The ride was great. Tall bike people know that a tall object can actually be easier to balance. The classic example: try balancing a ruler in your palm, then try a yard stick. As you can see in the photo below, El Arbol is about a foot taller than Jay’s tall bike, part of his BayView Space Agency fleet. This makes it easier to balance at slow speeds.

El Arbol scale comparison to Bayview Space Agency patrol bike. by you.

On my first coast, I mounted using the hood of a pickup truck and had Ydran and Adam give a running push in the slightly downhill direction on Channing. The ride is solid. No noticeable frame flex, and that’s before the added stiffness of the fiberglass trunk and branch. The balance was easy, even at slow speeds. I only one little adrenaline jolt on the whole test ride, when I took a roundabout and experienced rapid decellaration. By the end I was doing my own running starts and dismounts in both the uphill and downhill directions. It was Adam’s idea to jam some pipe in the captain’s bottom bracket. That was hope stepped up and down onto the frame, as you can see above.

I had been a bit concerned that the small wheels that originally came with the A2B would make the ride twitchy or sluggish, but it was neither. The traction was great, ans slow speed manuevers felt smooth.

I knew that Jay was leaving for his honeymoon yesterday, and that Tuesday would be our last work session. We welded in the cable management for the root-deployment system. I’ll post more photos soon.

Roots of El Arbol serving their role in stabilizing the rig for welding. by you.

On Wednesday I borrowed a truck to get the frame over to Garner Heat Treating in Oakand. The guys were totally pro and enthusiastic about the project.

El Arbol frame ready to go in the oven at Garner Heat Treating, Oakland. by you.

Apparently there are two ways to restore strength to an aluminum frame after it’s been welded. The more involved one heats the frame to within 30 degrees of liquid, which leaves the frame soft and succeptible to bending under its own weight. Typically at this point bike builders put the frame back in a jig to check alignment. Because El Arbol is a giant frame and a one off, there’s no jig. So we chose the other method, which brings up the frame only to about 300-400 degrees. This method stress relieves the welds but not to the full ‘T6’ strength of the aluminum. With the average wall thickness of El Arbol’s frame being much greater than that of say a Cannondale, I’m not too worried about the strength being compromised.

After bringing the frame back to Rock The Bike, I waited till about 6 last night before ditching the computer and throwing parts back on it. We tied the roots against the frame, since the deployment system isn’t ready yet, and I through an Envy Green Down Low Glow on the bottom tube. Lots of props from the neighborhood, a good omen!

Joel Elrod, LiveOnBike drummer, and an explanation of the LiveOnBike Mundo

Skip ahead to 00:24:

This video gives a taste of the LiveOnBike performances we’ve been doing on SF Cruiser rides this summer. Joel Elrod, who had just finished playing a gig with Pleasuremaker, is drumming on a SPDS electronic drum machine. The signal from the SPDS is carried from the back of the Mundo to the front where it enters a DIT Head Unit containing a Rolls MX56c 4-Channel mixer and Shure Wireless body pack microphone, and DoubleWide Down Low Glow battery that powers the SPDS and a dual tube DLG system for 5 hours.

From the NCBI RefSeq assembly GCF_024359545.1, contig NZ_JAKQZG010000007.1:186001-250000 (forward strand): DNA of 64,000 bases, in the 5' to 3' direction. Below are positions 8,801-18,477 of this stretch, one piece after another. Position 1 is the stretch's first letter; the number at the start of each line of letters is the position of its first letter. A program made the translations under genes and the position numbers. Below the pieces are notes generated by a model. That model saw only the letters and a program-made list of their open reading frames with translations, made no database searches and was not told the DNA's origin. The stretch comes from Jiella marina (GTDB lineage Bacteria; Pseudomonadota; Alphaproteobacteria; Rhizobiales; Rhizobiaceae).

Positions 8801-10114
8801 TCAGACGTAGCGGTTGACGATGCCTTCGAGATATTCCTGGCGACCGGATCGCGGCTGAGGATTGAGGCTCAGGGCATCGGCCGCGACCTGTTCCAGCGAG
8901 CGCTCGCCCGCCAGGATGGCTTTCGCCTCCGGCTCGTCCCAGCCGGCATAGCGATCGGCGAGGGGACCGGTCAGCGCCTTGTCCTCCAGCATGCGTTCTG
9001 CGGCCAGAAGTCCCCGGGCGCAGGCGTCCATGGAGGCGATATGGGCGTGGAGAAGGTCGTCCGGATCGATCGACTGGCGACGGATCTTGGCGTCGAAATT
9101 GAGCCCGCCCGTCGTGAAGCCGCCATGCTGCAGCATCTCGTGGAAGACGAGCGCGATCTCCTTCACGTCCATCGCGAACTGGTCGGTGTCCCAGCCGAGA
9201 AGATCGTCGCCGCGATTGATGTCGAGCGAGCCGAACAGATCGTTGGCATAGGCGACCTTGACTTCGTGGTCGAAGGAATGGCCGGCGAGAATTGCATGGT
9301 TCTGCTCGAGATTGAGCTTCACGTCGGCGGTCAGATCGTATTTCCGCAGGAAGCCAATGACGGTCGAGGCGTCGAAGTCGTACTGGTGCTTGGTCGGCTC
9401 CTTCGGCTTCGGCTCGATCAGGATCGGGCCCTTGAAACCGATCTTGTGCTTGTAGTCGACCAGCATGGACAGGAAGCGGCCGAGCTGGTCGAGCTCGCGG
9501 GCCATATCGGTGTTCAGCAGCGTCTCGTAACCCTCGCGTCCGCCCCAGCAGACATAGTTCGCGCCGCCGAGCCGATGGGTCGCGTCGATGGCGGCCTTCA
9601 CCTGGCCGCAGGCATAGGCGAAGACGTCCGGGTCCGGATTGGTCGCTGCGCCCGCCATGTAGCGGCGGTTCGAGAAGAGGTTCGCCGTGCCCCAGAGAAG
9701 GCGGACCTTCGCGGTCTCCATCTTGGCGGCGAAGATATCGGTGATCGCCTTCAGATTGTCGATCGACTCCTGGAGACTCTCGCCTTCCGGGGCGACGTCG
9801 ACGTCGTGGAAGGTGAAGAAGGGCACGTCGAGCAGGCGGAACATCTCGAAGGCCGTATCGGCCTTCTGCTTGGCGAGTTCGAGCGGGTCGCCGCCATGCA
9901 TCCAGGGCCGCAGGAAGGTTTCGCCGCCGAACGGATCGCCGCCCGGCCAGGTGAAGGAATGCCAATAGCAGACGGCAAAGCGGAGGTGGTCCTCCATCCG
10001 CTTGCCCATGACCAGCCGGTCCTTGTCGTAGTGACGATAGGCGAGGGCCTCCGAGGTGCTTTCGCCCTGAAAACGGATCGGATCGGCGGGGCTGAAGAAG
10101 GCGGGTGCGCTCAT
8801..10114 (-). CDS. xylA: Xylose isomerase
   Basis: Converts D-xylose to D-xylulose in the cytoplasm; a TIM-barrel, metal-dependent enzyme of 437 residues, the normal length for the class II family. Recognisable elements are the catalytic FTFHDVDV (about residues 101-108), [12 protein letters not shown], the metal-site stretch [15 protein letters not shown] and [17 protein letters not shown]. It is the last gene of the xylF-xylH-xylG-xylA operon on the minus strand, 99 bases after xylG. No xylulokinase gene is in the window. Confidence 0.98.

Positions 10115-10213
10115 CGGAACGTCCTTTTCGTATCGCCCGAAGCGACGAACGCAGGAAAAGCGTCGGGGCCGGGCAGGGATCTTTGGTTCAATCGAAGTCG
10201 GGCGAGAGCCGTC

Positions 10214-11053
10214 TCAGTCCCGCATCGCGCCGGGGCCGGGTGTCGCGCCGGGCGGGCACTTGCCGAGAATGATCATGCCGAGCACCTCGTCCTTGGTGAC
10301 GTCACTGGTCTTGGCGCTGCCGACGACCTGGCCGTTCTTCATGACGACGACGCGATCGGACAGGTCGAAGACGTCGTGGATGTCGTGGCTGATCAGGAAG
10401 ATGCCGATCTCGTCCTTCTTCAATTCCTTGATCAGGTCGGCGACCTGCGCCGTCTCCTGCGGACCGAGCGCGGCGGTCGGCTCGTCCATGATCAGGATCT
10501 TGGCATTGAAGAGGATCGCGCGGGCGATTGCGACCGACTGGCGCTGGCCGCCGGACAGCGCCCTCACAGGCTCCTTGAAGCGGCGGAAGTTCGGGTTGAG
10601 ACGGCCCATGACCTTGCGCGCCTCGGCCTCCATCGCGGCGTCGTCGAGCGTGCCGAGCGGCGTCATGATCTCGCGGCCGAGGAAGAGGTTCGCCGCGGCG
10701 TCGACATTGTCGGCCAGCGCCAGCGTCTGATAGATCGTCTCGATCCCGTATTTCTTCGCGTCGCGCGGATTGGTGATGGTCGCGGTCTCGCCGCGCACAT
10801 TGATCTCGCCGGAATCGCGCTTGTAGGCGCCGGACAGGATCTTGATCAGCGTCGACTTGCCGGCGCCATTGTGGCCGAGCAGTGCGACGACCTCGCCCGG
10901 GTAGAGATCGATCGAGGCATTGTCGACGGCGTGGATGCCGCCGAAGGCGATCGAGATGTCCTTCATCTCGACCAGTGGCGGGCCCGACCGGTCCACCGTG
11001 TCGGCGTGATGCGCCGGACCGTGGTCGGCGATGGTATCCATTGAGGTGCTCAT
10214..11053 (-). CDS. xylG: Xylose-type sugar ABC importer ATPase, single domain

Skip ahead to 1:15.

The LiveOnBike rig also has a microphone seen in this video of Janaysa performing at the Bicycle Music Festival, but it takes longer to set up, so we haven’t been using it with Joel. The signal of the Shure body pack on the LiveOnBike rig is caught by the receiver on the backrest of the Choprical Fish. I select the tracks from an iPod on the control panel of the Fish. When I pick a new track, Joel listens for a few moments and then picks up the beat and improvises on the playing-card-sized rubber pads of the SPDS.

Both Adam (pilot of the LiveOnBike Mundo) and I have the ability raise and lower the volume level of the SPDS. When I was piloting the bike for Janaysa, I was able to set her vocals and keyboard levels independently using Channel 1 and Channel 2 of the MX56c. We were experiencing a very short range with our wireless transmitter that night, as you can hear in the first moments of the videos.

The DIT Head Unit uses the excellent 1-button KlickFix handlebar mounting system, and the wiring harness simply Velcros to the bike, so we can convert the Mundo from Town Hauler to Rock Star in only 5 minutes, and that includes mounting the SPDS and aTractor seat. I know that’s lot of names for you, but well, that’s how we did it.

Joey Mac, bicycle customizer.

Joey leads the Rochester Cruiser Ride, and is developing a fleet of ‘Spaceliners’ he restores and customizes.


Cruising with ElliptiGO inventor Bryan at sunset along the Embarcadero

Click “more” below to see the video.

I met Bryan at Maker Faire, and immediately got the idea to get some DLG under the foot platforms of his invention on a sunset cruise. It was the first time we’ve mounted the DLG in a way that it moves relative to the frame of the bicycle.

Bryan invented the ElliptiGO out of frustration with driving to the gym to use the Elliptical trainers.

How to build a chopper bicycle without electricity

Chopper bicycle

With its bulging top tube and kinked handlebars, Monroe’s new ride shouts ‘Stretch Chopper.’ Even the large front wheel, while certainly outside of the standard chopper aesthetic, seems pleasantly contrary.